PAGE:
TE Bob Tucker (1970-80): Tucker was even more of a long shot than Abramowicz. Following unsuccessful tryouts with the Patriots and Eagles in the late sixties, Bob spent the 1969 season with the Pottstown Firebirds of the Atlantic Coast Football League and joined the Giants as a 25-year- old rookie in 1970. He caught 40 passes that year and led the NFC with 59 receptions in 1971. Despite his late start, Tucker played for eleven seasons with the Giants and Vikings and caught 407 passes in the seventies, the third most of any receiver in that decade.

T Cas Banaszek (1968-77): It probably hurt Banaszek's Pro Bowl chances to share an offensive line with Len Rohde and Forrest , both Pro Bowl selections, but Banaszek was considered the best pass blocker of that group. The 49ers' offensive line allowed only eight sacks in 1970, the year Banaszek was chosen all-NFC. He played ten productive seasons in .

T Jon Kolb (1969-81): If one area of the great Steeler teams was overlooked when it came to Pro Bowl honors, it was their offensive line. Until the emergence of in the late seventies, only one offensive lineman (G ) was chosen for the Pro Bowl. The Steelers' best offensive lineman in the first half of the decade was Jon Kolb. A regular on four teams, Kolb was named to at least one all-AFC team in three different seasons.

G Fuzzy Thurston (1958-67): Most of his teammates were Pro Bowl regulars in the sixties. , and were annual flxtures and even played in the 1967 Pro Bowl, but Thurston just never made it, even in 1961 when he was unanimous All-Pro and the Packers were champions. Thurston was All Pro again the next year and the Packers repeated as champs but Thurston was still the odd man out.

G Reggie McKenzie (1972-84): Did O.J. Simpson act alone? Most of the Pro Bowl selectors of the early 1970's must have thought so as none of the Bills offensive linemen were chosen for the Pro Bowl between 's departure in 1969 and Joe DeLamielleure's emergence in 1976. Buffalo's best blocker during Simpson's best years was Reggie McKenzie who was all-AFC in 1973 when O.J. topped the 2,000 yard mark. McKenzie played thirteen seasons for the BiIls and Seahawks. Guards have not been given their proper due in the Hall of Fame, and McKenzie and Thurston are among the half dozen very best players on this list.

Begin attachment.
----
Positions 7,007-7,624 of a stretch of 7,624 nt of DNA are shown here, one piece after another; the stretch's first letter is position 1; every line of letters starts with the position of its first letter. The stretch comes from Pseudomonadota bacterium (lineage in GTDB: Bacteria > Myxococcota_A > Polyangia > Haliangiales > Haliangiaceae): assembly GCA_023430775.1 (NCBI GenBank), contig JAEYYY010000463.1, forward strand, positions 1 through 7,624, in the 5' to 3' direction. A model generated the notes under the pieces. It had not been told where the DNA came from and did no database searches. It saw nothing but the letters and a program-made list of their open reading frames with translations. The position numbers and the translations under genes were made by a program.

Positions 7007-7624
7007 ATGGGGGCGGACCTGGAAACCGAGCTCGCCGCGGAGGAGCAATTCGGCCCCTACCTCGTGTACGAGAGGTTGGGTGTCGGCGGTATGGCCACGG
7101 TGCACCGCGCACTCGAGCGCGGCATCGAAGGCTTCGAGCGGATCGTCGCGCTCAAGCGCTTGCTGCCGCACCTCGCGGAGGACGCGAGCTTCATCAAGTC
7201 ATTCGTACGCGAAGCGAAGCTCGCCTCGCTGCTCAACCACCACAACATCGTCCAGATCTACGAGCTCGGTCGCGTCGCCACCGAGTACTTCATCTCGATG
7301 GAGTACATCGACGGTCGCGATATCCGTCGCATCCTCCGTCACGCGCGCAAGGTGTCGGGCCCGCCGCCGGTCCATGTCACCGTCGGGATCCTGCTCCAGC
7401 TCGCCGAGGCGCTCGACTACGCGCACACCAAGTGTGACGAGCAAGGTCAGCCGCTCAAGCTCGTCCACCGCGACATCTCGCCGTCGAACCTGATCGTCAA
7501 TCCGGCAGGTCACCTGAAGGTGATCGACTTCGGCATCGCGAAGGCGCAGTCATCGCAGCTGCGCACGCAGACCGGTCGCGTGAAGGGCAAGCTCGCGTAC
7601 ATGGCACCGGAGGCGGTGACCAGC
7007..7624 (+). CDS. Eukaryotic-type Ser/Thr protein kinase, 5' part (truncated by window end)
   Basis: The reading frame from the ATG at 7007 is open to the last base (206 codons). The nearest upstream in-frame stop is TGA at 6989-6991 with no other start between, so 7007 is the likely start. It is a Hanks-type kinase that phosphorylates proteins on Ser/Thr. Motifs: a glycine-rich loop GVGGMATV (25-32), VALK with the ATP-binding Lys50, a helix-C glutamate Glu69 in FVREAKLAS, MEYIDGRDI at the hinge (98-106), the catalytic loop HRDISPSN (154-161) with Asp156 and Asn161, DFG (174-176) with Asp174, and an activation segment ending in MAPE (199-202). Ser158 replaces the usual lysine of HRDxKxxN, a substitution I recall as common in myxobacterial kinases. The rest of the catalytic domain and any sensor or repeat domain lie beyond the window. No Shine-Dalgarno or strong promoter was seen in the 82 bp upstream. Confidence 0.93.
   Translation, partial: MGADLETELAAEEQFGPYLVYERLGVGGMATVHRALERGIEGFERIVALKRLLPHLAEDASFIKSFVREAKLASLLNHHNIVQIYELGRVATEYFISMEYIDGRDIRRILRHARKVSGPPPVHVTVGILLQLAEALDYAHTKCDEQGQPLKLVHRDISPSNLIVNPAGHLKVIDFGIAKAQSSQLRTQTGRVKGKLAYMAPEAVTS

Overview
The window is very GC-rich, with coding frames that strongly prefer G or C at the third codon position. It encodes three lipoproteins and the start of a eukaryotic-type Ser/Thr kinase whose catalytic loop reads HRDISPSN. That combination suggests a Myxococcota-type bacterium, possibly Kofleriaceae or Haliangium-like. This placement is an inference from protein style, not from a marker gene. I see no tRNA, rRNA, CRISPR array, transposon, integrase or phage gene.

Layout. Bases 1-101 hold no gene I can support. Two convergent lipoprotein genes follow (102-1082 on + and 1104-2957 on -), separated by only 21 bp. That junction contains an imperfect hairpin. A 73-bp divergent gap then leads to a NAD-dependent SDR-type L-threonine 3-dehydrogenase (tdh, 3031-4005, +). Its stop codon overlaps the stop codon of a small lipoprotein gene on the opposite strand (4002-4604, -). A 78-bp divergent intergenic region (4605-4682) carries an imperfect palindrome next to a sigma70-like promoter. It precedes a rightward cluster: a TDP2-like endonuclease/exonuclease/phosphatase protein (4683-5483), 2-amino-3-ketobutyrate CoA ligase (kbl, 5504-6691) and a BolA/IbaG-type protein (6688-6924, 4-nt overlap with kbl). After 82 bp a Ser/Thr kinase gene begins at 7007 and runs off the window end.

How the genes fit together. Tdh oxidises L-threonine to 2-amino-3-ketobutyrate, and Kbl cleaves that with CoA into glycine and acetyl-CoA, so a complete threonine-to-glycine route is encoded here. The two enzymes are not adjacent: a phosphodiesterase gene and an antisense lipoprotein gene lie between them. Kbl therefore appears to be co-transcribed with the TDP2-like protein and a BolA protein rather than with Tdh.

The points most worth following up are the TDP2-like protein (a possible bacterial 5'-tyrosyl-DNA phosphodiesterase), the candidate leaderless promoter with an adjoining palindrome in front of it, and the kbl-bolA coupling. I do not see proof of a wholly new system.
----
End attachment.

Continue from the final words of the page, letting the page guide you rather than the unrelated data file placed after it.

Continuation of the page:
C (1963-76): With the recent recognition of Mike Webster and , the Steelers' centers have been well-treated by the Pro Bowl. Both are fine players and played for some very good teams, but Webster's predecessor Ray Mansfield played for some very poor teams and so was overlooked at Pro Bowl time. His most notable achievement was his streak of 196 consecutive games played, but his steadiness never translated into post-season honors.

QB Jim Plunkett (1971-86): Most starting with more than a few seasons will eventually be chosen for a Pro Bowl team. , Archie Manning, and James Harris have all played in Pro Bowls. Active quarterbacks who have gotten the call despite less than stellar records include and . Some quarterbacks are remembered for little more than their Pro Bowl performances; (1976) and (1970) fall into this category. Only two Super Bowl- winning quarterbacks have been overlooked for the Pro Bowl, Doug Williams and Jim Plunkett. Plunkett is the only Heisman winner on this list and the only Rookie of the Year. Jim began in 1971 with the Patriots, but after a fine rookie season his play was inconsistent as Plunkett was beset by a series of injuries. Plunkett spent two unsuccessful years with the 49ers in 1976 and 1977. He joined the Raiders but did not play in 1978 and was 's backup in 1979. Plunkett began the 1980 season on the bench but stepped in when broke his leg. Led by Plunkett, the Raiders won a berth and kept winning all the way through Super Bowl XIV. Three years later, the Raiders were in and Plunkett overcame a shaky start to take them to the championship, beating in Super Bowl XVII. The AFC would not win another Super Bowl for fourteen years. Plunkett threw 164 regular season and threw eleven more in postseason play.